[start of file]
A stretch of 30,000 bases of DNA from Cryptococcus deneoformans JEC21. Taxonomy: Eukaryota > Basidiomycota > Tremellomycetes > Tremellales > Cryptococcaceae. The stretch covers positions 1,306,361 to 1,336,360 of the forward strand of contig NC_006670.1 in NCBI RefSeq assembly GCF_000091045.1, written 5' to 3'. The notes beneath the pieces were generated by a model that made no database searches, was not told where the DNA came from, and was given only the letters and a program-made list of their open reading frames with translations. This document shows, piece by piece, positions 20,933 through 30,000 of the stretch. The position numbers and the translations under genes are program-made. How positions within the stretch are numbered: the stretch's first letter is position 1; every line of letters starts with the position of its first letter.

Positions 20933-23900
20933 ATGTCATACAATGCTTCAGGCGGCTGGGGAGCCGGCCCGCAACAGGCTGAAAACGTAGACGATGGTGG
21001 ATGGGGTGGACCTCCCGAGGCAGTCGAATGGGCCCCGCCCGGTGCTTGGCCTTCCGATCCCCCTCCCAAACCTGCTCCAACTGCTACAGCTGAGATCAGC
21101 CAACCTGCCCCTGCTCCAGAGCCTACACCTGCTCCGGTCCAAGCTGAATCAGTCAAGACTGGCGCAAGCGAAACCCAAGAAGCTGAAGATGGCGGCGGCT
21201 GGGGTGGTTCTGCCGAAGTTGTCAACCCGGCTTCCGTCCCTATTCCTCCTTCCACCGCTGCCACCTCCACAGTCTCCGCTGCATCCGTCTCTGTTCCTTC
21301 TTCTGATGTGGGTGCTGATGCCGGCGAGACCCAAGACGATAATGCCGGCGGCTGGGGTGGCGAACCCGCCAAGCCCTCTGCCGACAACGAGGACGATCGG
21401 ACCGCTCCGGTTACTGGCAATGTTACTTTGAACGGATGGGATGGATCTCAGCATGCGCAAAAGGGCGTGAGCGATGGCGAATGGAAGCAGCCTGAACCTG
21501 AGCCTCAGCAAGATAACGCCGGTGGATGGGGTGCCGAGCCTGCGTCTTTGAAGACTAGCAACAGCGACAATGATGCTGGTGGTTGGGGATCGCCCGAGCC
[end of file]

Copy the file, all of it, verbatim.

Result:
A stretch of 30,000 bases of DNA from Cryptococcus deneoformans JEC21. Taxonomy: Eukaryota > Basidiomycota > Tremellomycetes > Tremellales > Cryptococcaceae. The stretch covers positions 1,306,361 to 1,336,360 of the forward strand of contig NC_006670.1 in NCBI RefSeq assembly GCF_000091045.1, written 5' to 3'. The notes beneath the pieces were generated by a model that made no database searches, was not told where the DNA came from, and was given only the letters and a program-made list of their open reading frames with translations. This document shows, piece by piece, positions 20,933 through 30,000 of the stretch. The position numbers and the translations under genes are program-made. How positions within the stretch are numbered: the stretch's first letter is position 1; every line of letters starts with the position of its first letter.

Positions 20933-23900
20933 ATGTCATACAATGCTTCAGGCGGCTGGGGAGCCGGCCCGCAACAGGCTGAAAACGTAGACGATGGTGG
21001 ATGGGGTGGACCTCCCGAGGCAGTCGAATGGGCCCCGCCCGGTGCTTGGCCTTCCGATCCCCCTCCCAAACCTGCTCCAACTGCTACAGCTGAGATCAGC
21101 CAACCTGCCCCTGCTCCAGAGCCTACACCTGCTCCGGTCCAAGCTGAATCAGTCAAGACTGGCGCAAGCGAAACCCAAGAAGCTGAAGATGGCGGCGGCT
21201 GGGGTGGTTCTGCCGAAGTTGTCAACCCGGCTTCCGTCCCTATTCCTCCTTCCACCGCTGCCACCTCCACAGTCTCCGCTGCATCCGTCTCTGTTCCTTC
21301 TTCTGATGTGGGTGCTGATGCCGGCGAGACCCAAGACGATAATGCCGGCGGCTGGGGTGGCGAACCCGCCAAGCCCTCTGCCGACAACGAGGACGATCGG
21401 ACCGCTCCGGTTACTGGCAATGTTACTTTGAACGGATGGGATGGATCTCAGCATGCGCAAAAGGGCGTGAGCGATGGCGAATGGAAGCAGCCTGAACCTG
21501 AGCCTCAGCAAGATAACGCCGGTGGATGGGGTGCCGAGCCTGCGTCTTTGAAGACTAGCAACAGCGACAATGATGCTGGTGGTTGGGGATCGCCCGAGCC